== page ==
We will have a fallout from the economic situation that is unfolding. The furlough scheme has to be paid for. Businesses have gone under, will continue to go under. That will squeeze incomes, and needless to say, we are at risk of feeling some of that.

Could you describe the indicators that you’re tracking?

Burow: One of the key metrics is this ratio between cost to acquire and your long-term relative value, LTV [lifetime value] to CAC [customer acquisition cost], and also one of those metrics obviously is the profitability of each box, and another metric is how many boxes do we think you're going to buy. We spend a lot of time looking at what we call retention, or essentially, the ordering pattern of a certain group of customers.

And then secondly, we continue to keep a close eye on our margin. We talk about cash preservation. For us, it’s really margin focused and how do we make sure that we generate the economies of scale.

What do you see as the main constraints for the business next year?

Burow: I think there’s probably considerations of varying degrees of impact and also probability. I think the first one is Brexit, so we’re looking at our costs in our supply chain. I think we are well placed to mitigate some of those, because obviously, we can change what we offer our customers as meals.

So if the Italian parmigiana is suddenly three times more expensive, maybe we’ll offer you UK Leicester cheese, or whatever it might be — provided it continues to delight our customers.

I think the second one is the economic fallout of COVID, and I think that will impact us. And I think lastly, it does come back to our ability to expand our operational capacity and how quickly can we do that.

What approach have you taken to budgeting for next year, and has that been different from previous years?

Burow: The business doesn’t subscribe to normal ways of growth and normal single-digit growth percentages. This year, we’ll grow over 100%.

So I think we are very used to forecasting in a world of uncertainty and significant change. And the only way to be somewhat successful at that is getting into the detail of trying to understand customer behaviour.

Now that sounds very simple. In reality, there’s a little bit more analytics and data behind it. It’s not been a major shift. It's just we have a few more variables to consider as a result of COVID and some kinks in customer behaviour, and so we’re just really trying to understand those. But the fundamental principles as to how we go about focusing haven’t really changed.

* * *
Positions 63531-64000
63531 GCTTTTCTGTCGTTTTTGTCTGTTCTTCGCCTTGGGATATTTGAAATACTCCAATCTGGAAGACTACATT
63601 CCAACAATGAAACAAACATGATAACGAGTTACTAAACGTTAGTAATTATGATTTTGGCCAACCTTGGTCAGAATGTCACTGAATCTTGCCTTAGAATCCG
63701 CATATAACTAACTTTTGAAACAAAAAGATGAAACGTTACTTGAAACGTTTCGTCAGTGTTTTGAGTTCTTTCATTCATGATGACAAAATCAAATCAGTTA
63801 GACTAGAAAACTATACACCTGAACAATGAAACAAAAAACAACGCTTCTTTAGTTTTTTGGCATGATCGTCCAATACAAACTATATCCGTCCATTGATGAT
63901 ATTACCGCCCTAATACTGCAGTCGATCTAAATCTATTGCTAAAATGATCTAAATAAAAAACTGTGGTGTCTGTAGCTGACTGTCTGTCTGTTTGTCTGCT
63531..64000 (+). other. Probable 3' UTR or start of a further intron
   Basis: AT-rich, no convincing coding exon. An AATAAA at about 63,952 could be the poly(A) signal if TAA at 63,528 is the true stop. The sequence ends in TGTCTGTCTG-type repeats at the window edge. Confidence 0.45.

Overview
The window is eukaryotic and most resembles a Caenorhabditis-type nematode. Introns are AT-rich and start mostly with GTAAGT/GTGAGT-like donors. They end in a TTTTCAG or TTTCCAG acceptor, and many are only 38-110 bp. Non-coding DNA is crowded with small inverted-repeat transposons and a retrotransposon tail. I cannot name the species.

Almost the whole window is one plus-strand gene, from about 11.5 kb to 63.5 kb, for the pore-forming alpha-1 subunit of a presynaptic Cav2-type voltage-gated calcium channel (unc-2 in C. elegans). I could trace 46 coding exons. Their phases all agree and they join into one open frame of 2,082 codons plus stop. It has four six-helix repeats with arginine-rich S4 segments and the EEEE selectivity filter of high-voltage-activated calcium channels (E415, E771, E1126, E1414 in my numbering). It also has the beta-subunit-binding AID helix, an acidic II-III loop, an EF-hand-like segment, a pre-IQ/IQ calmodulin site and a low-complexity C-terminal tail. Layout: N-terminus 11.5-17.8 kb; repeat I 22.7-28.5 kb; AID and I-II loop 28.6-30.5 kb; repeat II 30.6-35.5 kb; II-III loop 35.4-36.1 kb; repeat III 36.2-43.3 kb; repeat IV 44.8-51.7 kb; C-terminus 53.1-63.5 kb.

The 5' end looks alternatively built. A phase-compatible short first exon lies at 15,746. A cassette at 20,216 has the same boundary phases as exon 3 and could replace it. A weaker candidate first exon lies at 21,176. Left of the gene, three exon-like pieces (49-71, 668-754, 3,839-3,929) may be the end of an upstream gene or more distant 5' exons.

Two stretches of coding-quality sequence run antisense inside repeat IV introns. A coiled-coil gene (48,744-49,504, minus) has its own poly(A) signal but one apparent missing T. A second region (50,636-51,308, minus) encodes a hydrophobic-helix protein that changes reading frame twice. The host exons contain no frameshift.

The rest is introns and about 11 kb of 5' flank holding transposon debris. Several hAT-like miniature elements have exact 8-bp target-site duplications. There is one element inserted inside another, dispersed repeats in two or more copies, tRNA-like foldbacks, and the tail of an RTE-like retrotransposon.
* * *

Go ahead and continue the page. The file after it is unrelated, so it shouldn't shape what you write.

How will the pandemic impact both the finance function and also the business’s digital transformation journey?

Burow: I think one of the advantages of being a relatively younger business is that we do not have huge legacy systems. I’ve worked at Unilever before, where changing the IT infrastructure is shifting a monolith. It’s really, really hard. And so we’re fortunate that from inception, we've always focused on investing in the latest technology, and so I think for us, it’s about just continuing that trend.

We use Google [Workspace]. I don’t have Office or Outlook, anymore. We use Slack. We use Microsoft Dynamics in the cloud. A lot of the technology that we’re using are probably technologies that other players are looking at implementing. We're probably a little bit ahead of that.

I think the single biggest investment in our space and that firmly sits within finance and the data analytics team is the introduction of the business information tool. We already have one. It’s really good. I think there's an opportunity to make it even more user-friendly and really help democratise access to data across the organisation even more.

Rapid-fire questions

What has been your biggest lesson from the pandemic?

Burow: Over-invest in your relationships with people.

What one piece of technology is a must-have in your 2021 budget?

Burow: The new business information tool. That will really help.

Looking ahead, what is one skill you want to develop in your team?

Burow: Continued resilience and continued focus on personal growth.

— Oliver Rowe (Oliver.Rowe@aicpa-cima.com) is an FM magazine senior editor.